Portfolio Management Guidelines
Inflation and rising interest rates are throwing sand in the gears of the equities market all over the globe. Bonds are not doing much better so what is an investor to do in this uncertain market? While I don’t have a clear crystal ball, I have a plan having lived through severe bear markets numerous times in my investing career. The worst times were from the late 1960s to August of 1982. This was a fifteen-year period where the Dow Jones Industrial Average, after topped 1000, was still below 800 in the summer of 1982. Another hit to the equities market took place in the early 2000s. This is known as the Technology Bubble. The Great Recession of 2008 through March of 2009 is one most readers of this blog will recall. Then the pandemic of 2019 and 2020 caused the market to plummet, only to quickly rebound in 2021. And now the decline of equities here in 2022. These major dips seem to be coming at shorter time frames. How does an investor negotiate such troubled times? That is what I’ll explain in this blog post.
One of the first things to consider is this. Are you in a savings mode or have you retired and are in the capital preservation period of your life? If you are young and are still saving, get on your hands and knees and pray the market will go lower so you can purchase more shares with the dollars you are saving each month. That was the benefit of the long bear market of the 1970s. Retirees have a very different outlook on market behavor.
What is the plan in this uncertain market? Portfolio diversification is where I begin. If you are using a single investing model, then you are likely to pick one of the six models I lay out below. I describe them as follows.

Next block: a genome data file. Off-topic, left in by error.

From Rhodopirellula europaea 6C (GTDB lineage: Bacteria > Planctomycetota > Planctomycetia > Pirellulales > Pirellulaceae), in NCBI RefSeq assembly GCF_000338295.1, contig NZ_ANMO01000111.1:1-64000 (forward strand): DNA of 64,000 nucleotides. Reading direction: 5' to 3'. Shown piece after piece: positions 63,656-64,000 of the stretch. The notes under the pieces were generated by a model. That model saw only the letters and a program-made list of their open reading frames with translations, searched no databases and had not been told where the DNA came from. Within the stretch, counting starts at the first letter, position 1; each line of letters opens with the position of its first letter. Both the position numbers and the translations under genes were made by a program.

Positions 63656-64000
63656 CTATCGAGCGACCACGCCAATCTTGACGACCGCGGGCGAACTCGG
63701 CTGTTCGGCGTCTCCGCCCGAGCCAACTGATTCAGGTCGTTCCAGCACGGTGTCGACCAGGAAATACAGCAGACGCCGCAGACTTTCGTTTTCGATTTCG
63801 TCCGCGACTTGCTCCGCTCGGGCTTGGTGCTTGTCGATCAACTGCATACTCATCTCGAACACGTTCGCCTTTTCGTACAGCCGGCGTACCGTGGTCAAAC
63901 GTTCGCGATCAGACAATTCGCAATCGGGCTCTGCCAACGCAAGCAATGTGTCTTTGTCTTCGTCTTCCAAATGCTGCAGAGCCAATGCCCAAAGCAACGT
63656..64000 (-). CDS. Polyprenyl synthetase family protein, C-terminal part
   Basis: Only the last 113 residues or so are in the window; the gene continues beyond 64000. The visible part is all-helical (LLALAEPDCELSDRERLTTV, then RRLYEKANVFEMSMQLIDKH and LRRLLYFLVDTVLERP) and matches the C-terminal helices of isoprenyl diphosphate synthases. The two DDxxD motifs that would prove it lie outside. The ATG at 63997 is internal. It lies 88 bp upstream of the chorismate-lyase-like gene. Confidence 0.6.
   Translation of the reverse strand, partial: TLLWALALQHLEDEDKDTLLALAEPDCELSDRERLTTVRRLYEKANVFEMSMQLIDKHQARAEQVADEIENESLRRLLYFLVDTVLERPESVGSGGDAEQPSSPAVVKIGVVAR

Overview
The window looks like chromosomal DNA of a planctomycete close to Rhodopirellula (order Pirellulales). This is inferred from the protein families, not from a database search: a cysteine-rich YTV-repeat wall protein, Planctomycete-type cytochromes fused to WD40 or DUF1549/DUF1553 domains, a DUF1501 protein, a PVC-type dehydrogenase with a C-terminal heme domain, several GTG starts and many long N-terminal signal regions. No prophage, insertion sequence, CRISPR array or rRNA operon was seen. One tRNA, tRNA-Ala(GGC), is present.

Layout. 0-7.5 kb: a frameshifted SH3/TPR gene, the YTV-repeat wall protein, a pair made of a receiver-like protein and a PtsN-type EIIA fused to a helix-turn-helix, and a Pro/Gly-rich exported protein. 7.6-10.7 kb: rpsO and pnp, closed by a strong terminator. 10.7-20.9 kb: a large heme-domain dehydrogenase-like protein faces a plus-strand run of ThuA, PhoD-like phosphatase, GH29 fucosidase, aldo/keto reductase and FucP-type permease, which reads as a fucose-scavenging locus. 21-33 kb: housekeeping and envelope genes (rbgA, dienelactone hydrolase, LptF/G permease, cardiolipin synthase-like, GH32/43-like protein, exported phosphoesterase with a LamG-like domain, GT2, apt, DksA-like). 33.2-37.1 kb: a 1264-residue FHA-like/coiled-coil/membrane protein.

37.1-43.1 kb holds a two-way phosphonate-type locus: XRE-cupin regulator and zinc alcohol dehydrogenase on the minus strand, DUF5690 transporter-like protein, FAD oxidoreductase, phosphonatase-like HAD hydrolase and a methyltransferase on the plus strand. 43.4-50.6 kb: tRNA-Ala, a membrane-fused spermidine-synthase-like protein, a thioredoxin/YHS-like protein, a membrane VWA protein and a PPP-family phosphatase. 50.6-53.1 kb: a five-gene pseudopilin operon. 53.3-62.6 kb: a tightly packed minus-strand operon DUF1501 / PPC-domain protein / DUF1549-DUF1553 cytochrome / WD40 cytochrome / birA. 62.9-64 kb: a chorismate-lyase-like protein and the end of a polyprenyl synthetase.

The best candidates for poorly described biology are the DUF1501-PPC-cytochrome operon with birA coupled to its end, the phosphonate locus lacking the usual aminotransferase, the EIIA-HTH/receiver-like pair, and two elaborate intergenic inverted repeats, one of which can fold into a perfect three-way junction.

- The Robo Advisor or computer managed model. This is the Schrodinger portfolio and it is a Buy-Hold-Rebalance portfolio where there is minimal rebalancing.
- The Dual Momentum™ model. There are four examples of this model tracked here at ITA and they are: Franklin, Pauling, Galileo, and McClintock. I’ll write more about how I am working with these portfolios.
- Relative Strength or Relative Momentum portfolios. Examples are: Gauss, Kepler, Einstein, Millikan and the Carson Trio. More explanation is required when working with these portfolios. With the Carson Trio, we are testing the BHS, HA, and LRPC models. Readers who have Lifetime and Platinum levels can follow how the Carson portfolios are managed.
- The fourth model is a blend of Relative Momentum and Income. Examples are the Bohr and Bethe portfolios.
- The fifth model is the Income model where Closed End Funds are used to generate income. These portfolios are set up similar to the Hawking portfolio, managed by Hedgehunter. The portfolio I manage using this model is the Huygens.
- The final model, launched early this year, is also a Buy & Hold portfolio were no selling is anticipated. This is the Copernicus portfolio and it is one I recommend for young investors or those who have at least 20 years before retirement. This portfolio holds only U.S. Equities and is very single minded.
Model #1: By far the simplest approach to investing that I know is to use a Robo Advisor. All one does is save and specify the stock/bond ratio. Investors interested or using this model can follow the Schrodinger, a portfolio housed with Schwab. Schwab calls it their Intelligent Portfolio. There is no cost to operating this portfolio. There is no downside protection to this portfolio so it will move up and down with the global markets. I highly recommend this model be at least one of the sub-portfolios in the larger “family” portfolio. The Schrodinger also serves as a good benchmark for other portfolio models.
When the market rebounds, as will eventually happen, the Schrodinger is positioned to take advantage of quick upward movements.